Alzheimer’s Affects All Ages

Below is a message from former YPAA Chair, Leland Strott.

Alzheimer’s Disease is not just an old person’s issue – it affects the people who become caregivers, family, friends, and all the people who care about them, young or old. My grandmother didn’t display signs of Alzheimer’s until after my grandfather passed away. In the four years that followed, my family and I witnessed her fading memory – names, places, and faces all drifted away. We continued to visit and bring pictures and share stories, and we remembered her through our own stories and memories.

For those people who are affected, having a person or a group of people to talk to about their experiences makes a huge difference. That’s why I was thankful to be part of Young Professionals for Alzheimer’s Awareness when our group first started. I’m thankful to have other young professionals, people who are facing similar experiences, to share my stories, memories, and struggles with.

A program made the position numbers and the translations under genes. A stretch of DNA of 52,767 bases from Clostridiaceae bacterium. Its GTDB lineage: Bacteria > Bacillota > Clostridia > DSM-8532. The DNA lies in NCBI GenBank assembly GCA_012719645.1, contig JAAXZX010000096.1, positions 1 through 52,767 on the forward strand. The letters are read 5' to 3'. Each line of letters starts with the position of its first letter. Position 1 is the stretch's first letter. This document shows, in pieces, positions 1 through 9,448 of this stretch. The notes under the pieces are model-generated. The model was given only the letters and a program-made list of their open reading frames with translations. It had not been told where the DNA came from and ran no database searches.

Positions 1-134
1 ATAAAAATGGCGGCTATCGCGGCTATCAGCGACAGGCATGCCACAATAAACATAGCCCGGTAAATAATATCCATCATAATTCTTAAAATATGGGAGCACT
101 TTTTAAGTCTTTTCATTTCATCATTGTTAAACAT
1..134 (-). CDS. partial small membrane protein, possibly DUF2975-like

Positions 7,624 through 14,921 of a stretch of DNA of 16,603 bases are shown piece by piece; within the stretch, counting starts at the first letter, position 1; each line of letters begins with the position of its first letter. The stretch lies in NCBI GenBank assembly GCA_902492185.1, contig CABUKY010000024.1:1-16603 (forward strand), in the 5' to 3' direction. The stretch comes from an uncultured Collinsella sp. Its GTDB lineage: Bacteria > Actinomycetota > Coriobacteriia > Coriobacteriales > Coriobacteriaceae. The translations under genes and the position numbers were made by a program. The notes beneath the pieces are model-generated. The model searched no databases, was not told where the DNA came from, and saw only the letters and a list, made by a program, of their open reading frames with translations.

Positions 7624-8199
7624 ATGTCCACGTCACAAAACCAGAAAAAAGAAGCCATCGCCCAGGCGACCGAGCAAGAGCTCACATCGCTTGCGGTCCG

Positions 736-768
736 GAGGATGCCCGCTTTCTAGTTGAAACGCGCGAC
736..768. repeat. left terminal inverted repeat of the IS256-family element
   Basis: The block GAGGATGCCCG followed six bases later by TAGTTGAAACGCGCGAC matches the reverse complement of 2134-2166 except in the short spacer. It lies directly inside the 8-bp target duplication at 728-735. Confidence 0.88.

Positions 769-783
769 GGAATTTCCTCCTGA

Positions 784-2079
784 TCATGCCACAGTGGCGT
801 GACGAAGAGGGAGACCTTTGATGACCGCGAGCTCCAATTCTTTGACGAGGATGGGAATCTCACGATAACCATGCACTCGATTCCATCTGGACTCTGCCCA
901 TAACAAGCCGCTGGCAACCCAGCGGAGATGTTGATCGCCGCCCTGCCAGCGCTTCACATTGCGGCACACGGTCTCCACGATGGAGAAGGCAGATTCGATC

My grandmother has since passed, but I’m still involved with YPAA. What makes YPAA great, aside from having a resource of other young professionals to share experiences with, is knowing that our activities are helping to make a difference in Alzheimer’s awareness and research. The events we put on help raise awareness and break the stigma that it’s just a disease for old people.

I look forward to the growth of YPAA, and seeing what we’re able to do to spread awareness about Alzheimer’s among younger generations.

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